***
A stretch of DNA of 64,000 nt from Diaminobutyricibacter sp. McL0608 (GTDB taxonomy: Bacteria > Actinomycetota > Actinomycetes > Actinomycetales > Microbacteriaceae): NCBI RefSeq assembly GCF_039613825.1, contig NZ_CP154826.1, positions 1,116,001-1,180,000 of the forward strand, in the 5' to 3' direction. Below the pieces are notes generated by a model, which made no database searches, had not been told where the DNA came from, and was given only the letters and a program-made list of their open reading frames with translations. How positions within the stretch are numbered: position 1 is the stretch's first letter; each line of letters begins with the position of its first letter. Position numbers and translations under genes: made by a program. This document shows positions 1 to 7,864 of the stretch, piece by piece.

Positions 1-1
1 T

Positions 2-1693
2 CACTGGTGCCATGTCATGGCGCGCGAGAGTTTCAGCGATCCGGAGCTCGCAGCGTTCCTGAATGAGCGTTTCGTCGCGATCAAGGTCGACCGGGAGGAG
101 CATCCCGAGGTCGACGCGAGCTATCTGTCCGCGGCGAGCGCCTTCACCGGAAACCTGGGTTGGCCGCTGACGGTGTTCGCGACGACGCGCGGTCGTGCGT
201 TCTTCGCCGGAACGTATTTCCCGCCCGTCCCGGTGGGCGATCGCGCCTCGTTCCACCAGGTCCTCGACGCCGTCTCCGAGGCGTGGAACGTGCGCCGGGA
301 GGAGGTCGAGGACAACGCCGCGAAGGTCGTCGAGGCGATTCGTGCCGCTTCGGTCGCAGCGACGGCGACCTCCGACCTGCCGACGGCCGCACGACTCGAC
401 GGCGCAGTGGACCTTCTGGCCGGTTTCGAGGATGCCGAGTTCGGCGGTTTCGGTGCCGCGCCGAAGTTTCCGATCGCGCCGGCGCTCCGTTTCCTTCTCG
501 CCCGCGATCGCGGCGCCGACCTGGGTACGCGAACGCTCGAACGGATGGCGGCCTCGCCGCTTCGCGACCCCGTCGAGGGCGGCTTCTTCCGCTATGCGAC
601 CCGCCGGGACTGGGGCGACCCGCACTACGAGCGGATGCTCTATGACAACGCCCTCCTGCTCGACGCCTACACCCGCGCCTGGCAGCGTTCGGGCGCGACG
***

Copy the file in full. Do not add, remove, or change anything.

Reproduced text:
A stretch of DNA of 64,000 nt from Diaminobutyricibacter sp. McL0608 (GTDB taxonomy: Bacteria > Actinomycetota > Actinomycetes > Actinomycetales > Microbacteriaceae): NCBI RefSeq assembly GCF_039613825.1, contig NZ_CP154826.1, positions 1,116,001-1,180,000 of the forward strand, in the 5' to 3' direction. Below the pieces are notes generated by a model, which made no database searches, had not been told where the DNA came from, and was given only the letters and a program-made list of their open reading frames with translations. How positions within the stretch are numbered: position 1 is the stretch's first letter; each line of letters begins with the position of its first letter. Position numbers and translations under genes: made by a program. This document shows positions 1 to 7,864 of the stretch, piece by piece.

Positions 1-1
1 T

Positions 2-1693
2 CACTGGTGCCATGTCATGGCGCGCGAGAGTTTCAGCGATCCGGAGCTCGCAGCGTTCCTGAATGAGCGTTTCGTCGCGATCAAGGTCGACCGGGAGGAG
101 CATCCCGAGGTCGACGCGAGCTATCTGTCCGCGGCGAGCGCCTTCACCGGAAACCTGGGTTGGCCGCTGACGGTGTTCGCGACGACGCGCGGTCGTGCGT
201 TCTTCGCCGGAACGTATTTCCCGCCCGTCCCGGTGGGCGATCGCGCCTCGTTCCACCAGGTCCTCGACGCCGTCTCCGAGGCGTGGAACGTGCGCCGGGA
301 GGAGGTCGAGGACAACGCCGCGAAGGTCGTCGAGGCGATTCGTGCCGCTTCGGTCGCAGCGACGGCGACCTCCGACCTGCCGACGGCCGCACGACTCGAC
401 GGCGCAGTGGACCTTCTGGCCGGTTTCGAGGATGCCGAGTTCGGCGGTTTCGGTGCCGCGCCGAAGTTTCCGATCGCGCCGGCGCTCCGTTTCCTTCTCG
501 CCCGCGATCGCGGCGCCGACCTGGGTACGCGAACGCTCGAACGGATGGCGGCCTCGCCGCTTCGCGACCCCGTCGAGGGCGGCTTCTTCCGCTATGCGAC
601 CCGCCGGGACTGGGGCGACCCGCACTACGAGCGGATGCTCTATGACAACGCCCTCCTGCTCGACGCCTACACCCGCGCCTGGCAGCGTTCGGGCGCGACG